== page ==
My Experience Learning the Soma Dvina at Age 40

Soma Dvina + Boss GT-1000 Core + Ollo S4X = Very nice outdoor instrument combo!

Why did I choose to pick up the Soma Dvina at 40, and not earlier?

I can say this with absolute certainty – there were no musicians in my family. Not my parents, not my grandparents. There was simply no one in my family to introduce me to the wonders of music creation and human spirituality. Neither of my parents played an instrument or sang, but as a child, I was enamored with music. My father was a great fan of Pink Floyd. Together with my mother, they also enjoyed Queen and Freddie Mercury. We had a vast collection of vinyl records filled with rich, intriguing music to listen to, appreciate, and analyze. The curiosity never ceased; I always wondered how artists could create such beautiful songs. This fascination with music started at an early age.

Despite wanting to create my own music, I had no idea how to go about it or even how to approach this complex task. I would gaze in awe at skilled musicians delivering breathtaking live performances, often moved to tears. Music, I realized in my adulthood, can stir souls and become a spiritual and healing force not only for the musician but for others too. In my forties, I decided to embark on this journey, realizing it’s never too late to undertake an exciting new endeavor. Remember, it’s never too late, until death makes it impossible. Keep this in mind; it’s an opportunity to transform your life positively.

Is it challenging to approach a fretless instrument without any significant theoretical training?

Yes, indeed. But don’t be daunted. The process may not be straightforward, but it’s incredibly rewarding. The most challenging part is the beginning. How do you know if you’ve played the correct note (I mean in terms of frequency)? Frankly, I can’t tell you what note I’ve just played. Was it an existing note or something in between two notes? I don’t know, and it doesn’t really matter.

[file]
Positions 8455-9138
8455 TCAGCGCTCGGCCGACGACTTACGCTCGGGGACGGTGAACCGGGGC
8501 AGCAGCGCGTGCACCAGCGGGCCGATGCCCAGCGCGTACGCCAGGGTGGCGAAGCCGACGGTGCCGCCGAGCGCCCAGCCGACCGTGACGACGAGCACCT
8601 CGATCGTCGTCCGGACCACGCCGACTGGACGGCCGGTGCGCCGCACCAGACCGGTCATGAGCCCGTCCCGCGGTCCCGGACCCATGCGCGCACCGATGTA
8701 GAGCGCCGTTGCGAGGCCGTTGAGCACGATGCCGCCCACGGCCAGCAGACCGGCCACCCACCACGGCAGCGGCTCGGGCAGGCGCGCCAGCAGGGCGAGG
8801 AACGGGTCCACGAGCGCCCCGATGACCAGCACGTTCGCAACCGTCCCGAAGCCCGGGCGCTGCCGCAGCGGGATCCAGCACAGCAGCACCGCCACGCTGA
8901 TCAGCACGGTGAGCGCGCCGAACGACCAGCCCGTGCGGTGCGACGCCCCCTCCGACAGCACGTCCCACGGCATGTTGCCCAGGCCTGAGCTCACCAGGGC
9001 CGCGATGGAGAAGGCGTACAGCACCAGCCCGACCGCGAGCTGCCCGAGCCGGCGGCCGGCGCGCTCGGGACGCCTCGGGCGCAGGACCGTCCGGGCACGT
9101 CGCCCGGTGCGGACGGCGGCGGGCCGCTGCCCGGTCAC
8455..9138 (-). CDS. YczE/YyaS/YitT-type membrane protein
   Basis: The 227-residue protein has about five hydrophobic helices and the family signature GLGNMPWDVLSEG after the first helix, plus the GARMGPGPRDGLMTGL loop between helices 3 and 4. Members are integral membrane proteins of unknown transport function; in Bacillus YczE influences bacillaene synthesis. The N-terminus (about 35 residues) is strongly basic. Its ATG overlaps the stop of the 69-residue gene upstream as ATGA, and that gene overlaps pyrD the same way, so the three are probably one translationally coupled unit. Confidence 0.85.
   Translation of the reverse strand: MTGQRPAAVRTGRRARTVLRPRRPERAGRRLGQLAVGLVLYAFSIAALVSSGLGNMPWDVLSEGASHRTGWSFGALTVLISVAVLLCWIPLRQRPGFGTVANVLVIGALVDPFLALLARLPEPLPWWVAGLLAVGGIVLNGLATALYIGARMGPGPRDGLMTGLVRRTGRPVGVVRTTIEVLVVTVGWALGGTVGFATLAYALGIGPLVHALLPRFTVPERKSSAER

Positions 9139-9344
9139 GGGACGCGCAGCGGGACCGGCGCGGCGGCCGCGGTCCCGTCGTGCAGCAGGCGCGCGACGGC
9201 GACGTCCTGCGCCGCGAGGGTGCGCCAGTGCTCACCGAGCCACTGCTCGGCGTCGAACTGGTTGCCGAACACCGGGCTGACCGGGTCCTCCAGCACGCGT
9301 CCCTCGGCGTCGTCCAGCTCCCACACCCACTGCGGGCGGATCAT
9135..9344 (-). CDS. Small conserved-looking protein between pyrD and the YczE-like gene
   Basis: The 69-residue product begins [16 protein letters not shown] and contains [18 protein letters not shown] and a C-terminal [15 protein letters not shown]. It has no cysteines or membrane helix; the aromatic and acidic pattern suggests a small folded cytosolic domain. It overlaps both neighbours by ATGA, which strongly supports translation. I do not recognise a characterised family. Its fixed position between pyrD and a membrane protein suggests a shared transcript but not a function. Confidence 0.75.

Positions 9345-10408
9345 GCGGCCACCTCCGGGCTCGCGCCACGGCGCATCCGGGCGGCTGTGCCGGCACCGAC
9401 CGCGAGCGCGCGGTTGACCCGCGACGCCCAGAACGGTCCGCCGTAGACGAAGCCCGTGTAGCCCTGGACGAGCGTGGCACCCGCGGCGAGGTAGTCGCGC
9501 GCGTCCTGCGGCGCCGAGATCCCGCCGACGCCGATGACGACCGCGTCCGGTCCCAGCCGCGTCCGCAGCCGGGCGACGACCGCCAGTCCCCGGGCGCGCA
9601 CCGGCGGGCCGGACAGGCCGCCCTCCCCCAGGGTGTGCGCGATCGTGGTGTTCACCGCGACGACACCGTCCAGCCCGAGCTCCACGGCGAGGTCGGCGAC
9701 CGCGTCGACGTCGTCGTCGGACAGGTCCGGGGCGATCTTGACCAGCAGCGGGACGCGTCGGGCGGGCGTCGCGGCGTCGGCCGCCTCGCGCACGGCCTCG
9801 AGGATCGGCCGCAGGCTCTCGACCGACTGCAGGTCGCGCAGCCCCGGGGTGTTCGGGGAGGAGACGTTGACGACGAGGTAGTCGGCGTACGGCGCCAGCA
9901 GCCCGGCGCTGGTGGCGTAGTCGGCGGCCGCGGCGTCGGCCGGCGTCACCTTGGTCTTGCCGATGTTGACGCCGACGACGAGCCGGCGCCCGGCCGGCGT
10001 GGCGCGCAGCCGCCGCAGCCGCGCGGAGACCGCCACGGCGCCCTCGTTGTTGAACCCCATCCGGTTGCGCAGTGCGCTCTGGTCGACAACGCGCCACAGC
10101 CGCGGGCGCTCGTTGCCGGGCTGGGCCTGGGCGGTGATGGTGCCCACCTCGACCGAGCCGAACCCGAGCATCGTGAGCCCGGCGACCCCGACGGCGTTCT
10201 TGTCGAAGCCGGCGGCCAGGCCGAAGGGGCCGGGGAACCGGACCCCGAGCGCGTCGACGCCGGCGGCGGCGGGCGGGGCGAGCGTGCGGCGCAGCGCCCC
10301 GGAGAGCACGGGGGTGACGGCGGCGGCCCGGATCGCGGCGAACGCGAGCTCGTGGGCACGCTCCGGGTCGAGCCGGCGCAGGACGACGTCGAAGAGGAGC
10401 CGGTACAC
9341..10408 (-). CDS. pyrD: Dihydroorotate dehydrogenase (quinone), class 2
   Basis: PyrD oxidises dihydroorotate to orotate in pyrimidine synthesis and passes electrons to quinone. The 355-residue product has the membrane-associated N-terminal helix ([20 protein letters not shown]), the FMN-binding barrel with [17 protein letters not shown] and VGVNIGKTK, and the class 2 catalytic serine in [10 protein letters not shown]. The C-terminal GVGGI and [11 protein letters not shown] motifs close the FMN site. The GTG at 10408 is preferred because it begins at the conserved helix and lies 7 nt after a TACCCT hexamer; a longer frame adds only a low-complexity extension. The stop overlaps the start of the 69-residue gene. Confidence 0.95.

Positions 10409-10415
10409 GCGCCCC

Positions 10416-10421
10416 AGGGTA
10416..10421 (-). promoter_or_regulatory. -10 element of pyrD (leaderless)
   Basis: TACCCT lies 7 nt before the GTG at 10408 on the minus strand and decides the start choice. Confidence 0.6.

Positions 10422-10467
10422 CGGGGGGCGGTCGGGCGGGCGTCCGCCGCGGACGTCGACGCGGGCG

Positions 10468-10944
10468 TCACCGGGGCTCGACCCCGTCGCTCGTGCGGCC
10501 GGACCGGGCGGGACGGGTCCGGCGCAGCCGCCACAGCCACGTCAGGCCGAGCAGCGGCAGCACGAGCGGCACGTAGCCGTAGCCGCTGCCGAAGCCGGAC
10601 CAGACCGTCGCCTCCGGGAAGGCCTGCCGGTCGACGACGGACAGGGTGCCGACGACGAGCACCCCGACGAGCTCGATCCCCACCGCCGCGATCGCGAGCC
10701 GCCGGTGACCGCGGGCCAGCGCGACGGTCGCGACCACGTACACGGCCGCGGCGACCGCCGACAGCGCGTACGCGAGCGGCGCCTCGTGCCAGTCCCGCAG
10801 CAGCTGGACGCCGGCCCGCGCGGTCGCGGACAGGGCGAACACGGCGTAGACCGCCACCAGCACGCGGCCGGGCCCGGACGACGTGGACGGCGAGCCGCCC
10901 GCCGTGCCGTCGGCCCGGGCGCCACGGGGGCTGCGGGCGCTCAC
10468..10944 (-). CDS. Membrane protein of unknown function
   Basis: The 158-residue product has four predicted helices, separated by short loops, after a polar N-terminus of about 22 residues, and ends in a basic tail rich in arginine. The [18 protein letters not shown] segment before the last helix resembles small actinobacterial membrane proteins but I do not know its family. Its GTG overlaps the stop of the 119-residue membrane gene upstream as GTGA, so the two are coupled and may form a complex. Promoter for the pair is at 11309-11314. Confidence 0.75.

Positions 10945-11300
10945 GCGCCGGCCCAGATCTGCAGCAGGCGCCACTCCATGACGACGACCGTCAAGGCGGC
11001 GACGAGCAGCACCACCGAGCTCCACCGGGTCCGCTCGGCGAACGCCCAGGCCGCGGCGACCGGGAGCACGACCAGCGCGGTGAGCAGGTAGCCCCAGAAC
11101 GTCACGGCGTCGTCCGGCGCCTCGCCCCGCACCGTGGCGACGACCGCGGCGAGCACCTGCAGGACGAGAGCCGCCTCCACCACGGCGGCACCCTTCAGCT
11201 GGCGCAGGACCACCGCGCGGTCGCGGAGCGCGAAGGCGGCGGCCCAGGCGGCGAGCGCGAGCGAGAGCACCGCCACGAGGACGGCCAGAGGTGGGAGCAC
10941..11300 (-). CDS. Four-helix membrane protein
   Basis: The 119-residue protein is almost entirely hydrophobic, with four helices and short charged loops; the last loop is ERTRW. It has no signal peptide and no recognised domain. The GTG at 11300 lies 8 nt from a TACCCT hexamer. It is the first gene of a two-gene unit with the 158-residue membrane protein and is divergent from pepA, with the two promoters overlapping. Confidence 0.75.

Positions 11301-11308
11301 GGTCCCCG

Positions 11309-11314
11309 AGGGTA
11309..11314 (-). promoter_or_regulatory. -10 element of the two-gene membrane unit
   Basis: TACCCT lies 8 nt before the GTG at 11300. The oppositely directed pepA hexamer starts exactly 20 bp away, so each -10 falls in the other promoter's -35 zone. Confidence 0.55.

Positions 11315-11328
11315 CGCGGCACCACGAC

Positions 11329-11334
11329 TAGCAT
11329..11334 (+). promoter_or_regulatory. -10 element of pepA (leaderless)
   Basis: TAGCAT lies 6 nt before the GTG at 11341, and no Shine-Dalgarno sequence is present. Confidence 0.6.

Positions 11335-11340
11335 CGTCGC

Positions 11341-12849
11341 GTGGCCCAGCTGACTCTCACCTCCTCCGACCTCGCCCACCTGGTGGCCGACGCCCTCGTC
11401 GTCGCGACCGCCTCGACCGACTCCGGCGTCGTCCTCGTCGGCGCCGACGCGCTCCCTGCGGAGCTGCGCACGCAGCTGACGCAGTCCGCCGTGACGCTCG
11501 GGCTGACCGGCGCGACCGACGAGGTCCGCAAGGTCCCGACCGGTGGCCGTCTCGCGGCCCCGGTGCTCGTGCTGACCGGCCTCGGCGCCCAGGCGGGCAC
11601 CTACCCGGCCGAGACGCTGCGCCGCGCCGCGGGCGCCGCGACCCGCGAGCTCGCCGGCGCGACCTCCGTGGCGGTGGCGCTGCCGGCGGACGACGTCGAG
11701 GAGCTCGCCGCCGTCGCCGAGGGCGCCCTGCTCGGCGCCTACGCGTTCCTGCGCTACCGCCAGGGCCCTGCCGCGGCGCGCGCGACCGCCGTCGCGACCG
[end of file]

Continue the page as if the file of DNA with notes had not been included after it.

Reflect on your childhood, when you were learning to speak in a world filled with adults who spoke fluently. You were driven by a strong desire to communicate as effectively as they did, which involved endless trials and errors. If you adopt the same approach in learning a new instrument, you will succeed. The key is repetition, not focusing on „correct notes“ if you’re not yet able to play them correctly.

So how do I break in and keep practicing? And what should I practice?

Avoid focusing on playing notes correctly. It can lead to quick exhaustion and disappointment, potentially leading you to abandon your musical journey. Instead, embrace your mistakes and enjoy the process. Try not to get distracted by trivial things and immerse yourself in the enchanting forest of musical tonality. Music has far more to offer than just the 12 notes per octave. With patience and repeated practice, you’ll witness improvement. Remember, believing in yourself is the first step to learning and achieving success. This principle applies not only to music but to all aspects of life.

Can I learn to hit those notes accurately? I will need this skill, won’t I?

At the beginning of your journey, focus on being playful and explorative rather than on hitting the correct notes. Enjoy the tone, listen to the organic qualities and texture of the sound. It’s a magical experience, regardless of the frequency or note. Keep in mind that music encompasses more than the 12 notes per octave used in Western music. Forcing yourself to hit these 12 notes as your first step might lead to quick disappointment and abandoning the instrument.

Am I allowed to play anything on my Soma Dvina?

Absolutely! And please do so with joy and as often as possible. Your progress is measured by the hours spent playing, not the days spent owning the instrument. That’s why some can play far better after just one year than others who’ve been trying for five years. Everyone’s approach is unique, so find your own way and use my experience merely as inspiration.

What does a good training session look like?

The first thing you should learn is to create a sustained tone for a prolonged period. Start by moving the bow at a constant speed and pressure. Once you master this, you can begin to play with the fingers of your left hand. Start with something simple and enjoy it. This process can take just a few days or weeks with regular practice.

I keep making mistakes, and it’s not fun.

I understand how you feel. I’ve been there too. When you make a mistake, embrace it and build on it. By repeating the same mistake, it no longer appears as a mistake to your listeners, but as an intentional part of the performance. Your mistakes and impurities can become your most potent weapon! Use them wisely.

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